Delhi High Court IP Division sets the bar High

The Delhi High Court IP Division (IPD), created on February 28, 2022, celebrated its first anniversary to coincide with World IP Day. In the last decade, the Delhi High Court has earned the reputation of being the “centre for IP excellence,” with complex IP cases and propositions being debated that have had far-reaching consequences on the IP landscape. The IP Division, soon after it was created, had the challenging task of managing the cases transferred from the IP Appellate Tribunal (IPAB), considering the government decided to abolish the Appellate Tribunal as part of its rationalizing exercise for the Tribunals. The Delhi High Court rose to the challenge to deal with more than 2000 cases transferred to the IPD. The annual report released by IPD captures some interesting facts and statistics and how it has impacted the IP environment:

Matters received from IPAB- 2000+ cases.

Alternate Dispute Resolution

The credit for many cases being expeditiously resolved also goes to active encouragement by the IPD judges to explore ADR mechanism by the parties. The mediation has been extremely successful, and the statistics show that 80% to 85% of referred cases to the Delhi High Court Mediation and Conciliation Centre are settled.

Statistics post forming of IPD.

  1. Over 1000 cases were filed in the IP Division’s first year.
  2. 750+ IPR dispute cases have been finally decided.
  3. Out of the total cases, Over 100 patent appeals have been filed.
  4. More than 50% of trademark appeals filed have been disposed of.
  5. Currently more than 4000 IPR cases are pending at the IP Division.

Recognition and Recommendations:

The Delhi High Court IP Division has received national and international commendations. The Parliamentary Standing Committee*, which had initially recommended re-establishing the IPAB in its report submitted post-review of the IP regime in India, changed its stand noting the expeditious disposal of cases by IPD, Delhi High Court. The committee further recommended the establishment of IP Divisions in all the High Courts in the country.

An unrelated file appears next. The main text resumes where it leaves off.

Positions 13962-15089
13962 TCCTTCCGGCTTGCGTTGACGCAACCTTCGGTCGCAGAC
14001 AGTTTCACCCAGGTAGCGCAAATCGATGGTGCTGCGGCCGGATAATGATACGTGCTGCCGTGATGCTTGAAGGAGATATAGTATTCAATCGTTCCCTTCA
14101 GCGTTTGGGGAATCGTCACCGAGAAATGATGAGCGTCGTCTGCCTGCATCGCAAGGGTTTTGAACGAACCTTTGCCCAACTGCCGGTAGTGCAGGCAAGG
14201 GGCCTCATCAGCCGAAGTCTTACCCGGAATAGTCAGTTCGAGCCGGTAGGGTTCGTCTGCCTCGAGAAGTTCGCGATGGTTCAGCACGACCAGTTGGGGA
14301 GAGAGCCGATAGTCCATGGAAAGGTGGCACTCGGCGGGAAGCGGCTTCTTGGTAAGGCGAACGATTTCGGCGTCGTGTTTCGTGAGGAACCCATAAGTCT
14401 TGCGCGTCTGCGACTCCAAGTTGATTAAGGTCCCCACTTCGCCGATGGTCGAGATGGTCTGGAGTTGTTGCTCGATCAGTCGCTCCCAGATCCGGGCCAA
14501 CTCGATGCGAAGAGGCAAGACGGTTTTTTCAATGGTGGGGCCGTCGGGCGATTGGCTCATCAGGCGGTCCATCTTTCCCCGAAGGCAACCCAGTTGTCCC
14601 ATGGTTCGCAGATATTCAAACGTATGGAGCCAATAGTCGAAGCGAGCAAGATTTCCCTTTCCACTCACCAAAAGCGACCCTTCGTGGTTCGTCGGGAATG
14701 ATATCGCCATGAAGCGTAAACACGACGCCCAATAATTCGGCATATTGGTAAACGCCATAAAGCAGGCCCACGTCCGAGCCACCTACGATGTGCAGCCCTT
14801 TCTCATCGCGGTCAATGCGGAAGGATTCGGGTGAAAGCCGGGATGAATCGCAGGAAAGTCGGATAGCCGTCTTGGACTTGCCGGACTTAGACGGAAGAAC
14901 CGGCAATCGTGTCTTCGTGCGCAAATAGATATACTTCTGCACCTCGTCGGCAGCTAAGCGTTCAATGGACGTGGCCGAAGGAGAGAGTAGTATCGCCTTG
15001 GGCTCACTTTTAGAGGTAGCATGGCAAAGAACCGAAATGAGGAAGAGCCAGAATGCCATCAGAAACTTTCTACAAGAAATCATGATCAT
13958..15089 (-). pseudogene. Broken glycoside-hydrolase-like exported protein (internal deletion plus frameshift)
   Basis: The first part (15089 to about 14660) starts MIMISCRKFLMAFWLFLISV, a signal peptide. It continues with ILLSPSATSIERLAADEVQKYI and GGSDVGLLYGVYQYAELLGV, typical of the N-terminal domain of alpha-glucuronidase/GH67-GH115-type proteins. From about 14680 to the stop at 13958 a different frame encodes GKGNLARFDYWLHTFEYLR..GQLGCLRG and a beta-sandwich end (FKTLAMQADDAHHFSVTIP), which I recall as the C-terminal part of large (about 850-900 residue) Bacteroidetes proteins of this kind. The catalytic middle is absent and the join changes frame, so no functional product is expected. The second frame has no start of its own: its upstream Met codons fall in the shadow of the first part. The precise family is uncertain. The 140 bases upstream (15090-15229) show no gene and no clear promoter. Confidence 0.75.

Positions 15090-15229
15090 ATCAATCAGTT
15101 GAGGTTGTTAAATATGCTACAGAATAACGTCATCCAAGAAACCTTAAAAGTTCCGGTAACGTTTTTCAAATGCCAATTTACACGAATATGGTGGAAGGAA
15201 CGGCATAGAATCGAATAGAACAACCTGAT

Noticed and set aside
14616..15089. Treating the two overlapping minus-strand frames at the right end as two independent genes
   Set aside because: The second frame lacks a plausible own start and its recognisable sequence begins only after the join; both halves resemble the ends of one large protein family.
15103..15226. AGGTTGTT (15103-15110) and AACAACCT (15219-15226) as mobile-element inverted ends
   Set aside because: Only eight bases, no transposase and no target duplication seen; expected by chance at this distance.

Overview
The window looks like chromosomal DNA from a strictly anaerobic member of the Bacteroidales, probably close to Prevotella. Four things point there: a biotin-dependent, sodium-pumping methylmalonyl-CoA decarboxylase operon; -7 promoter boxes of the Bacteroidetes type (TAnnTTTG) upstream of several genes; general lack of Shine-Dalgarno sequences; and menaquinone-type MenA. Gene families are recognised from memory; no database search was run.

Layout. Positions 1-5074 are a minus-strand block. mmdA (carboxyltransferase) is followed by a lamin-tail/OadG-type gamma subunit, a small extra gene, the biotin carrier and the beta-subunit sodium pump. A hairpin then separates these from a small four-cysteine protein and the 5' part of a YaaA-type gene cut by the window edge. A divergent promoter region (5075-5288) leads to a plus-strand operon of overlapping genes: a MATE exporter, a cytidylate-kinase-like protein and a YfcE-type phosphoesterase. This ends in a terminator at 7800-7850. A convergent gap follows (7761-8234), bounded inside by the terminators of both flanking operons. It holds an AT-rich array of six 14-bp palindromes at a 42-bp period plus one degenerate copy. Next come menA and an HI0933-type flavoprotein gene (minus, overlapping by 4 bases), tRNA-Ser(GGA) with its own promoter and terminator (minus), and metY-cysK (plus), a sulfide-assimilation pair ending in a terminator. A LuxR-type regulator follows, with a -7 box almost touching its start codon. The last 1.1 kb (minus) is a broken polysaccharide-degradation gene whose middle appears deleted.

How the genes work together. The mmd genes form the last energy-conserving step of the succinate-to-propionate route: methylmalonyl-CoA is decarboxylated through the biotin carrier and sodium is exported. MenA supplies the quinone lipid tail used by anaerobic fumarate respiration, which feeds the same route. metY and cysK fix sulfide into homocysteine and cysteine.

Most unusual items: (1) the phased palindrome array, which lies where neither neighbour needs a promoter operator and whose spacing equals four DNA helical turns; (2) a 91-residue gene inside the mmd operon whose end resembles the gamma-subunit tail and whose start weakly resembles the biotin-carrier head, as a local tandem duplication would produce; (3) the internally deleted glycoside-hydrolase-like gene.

Expansion to other High Courts:

Following the Delhi High Court’s IP Division, the Madras High Court has established IP Division. Additionally, the Bombay, Calcutta, and Gujarat High Courts have designated specialized IP benches.

In conclusion, we quote the vision for IPD and future of IP in the words of Hon’ble Mrs J. Pratibha M Singh while sharing her experience of steering the IP Division.

  1. Establishment of IPDs at least in 10 to 15 High Courts in the country;
  2. Creation of a national coordination panel for adoption of best practices in Commercial Court and IPDs across the country;
  3. Creation of a robust scientific panel of advisors for use by Court across the country;
  4. Speedy adjudication of IPR disputes including patent cases which involve technical issues;
  5. Speedier trials and the culture of granting damages in IPR cases;
  6. Using of modern methods of recording evidence such as hot tubbing, transcription of cross-examination, transcription of arguments, video conferencing, etc.
  7. More and more domestic inventors, single inventors, small entrepreneurs, small and medium entities, women innovators filing patents, creating wealth, surrounding patented innovation and seeking enforcement of their IP rights.

Overall, a promising start and strong foundation to build upon.


* Review of the Intellectual Property Rights Regime in India,” Report No. 169, April, 2022/ Chaitra 1944 (Saka), April 6, 2022, para. 3.12

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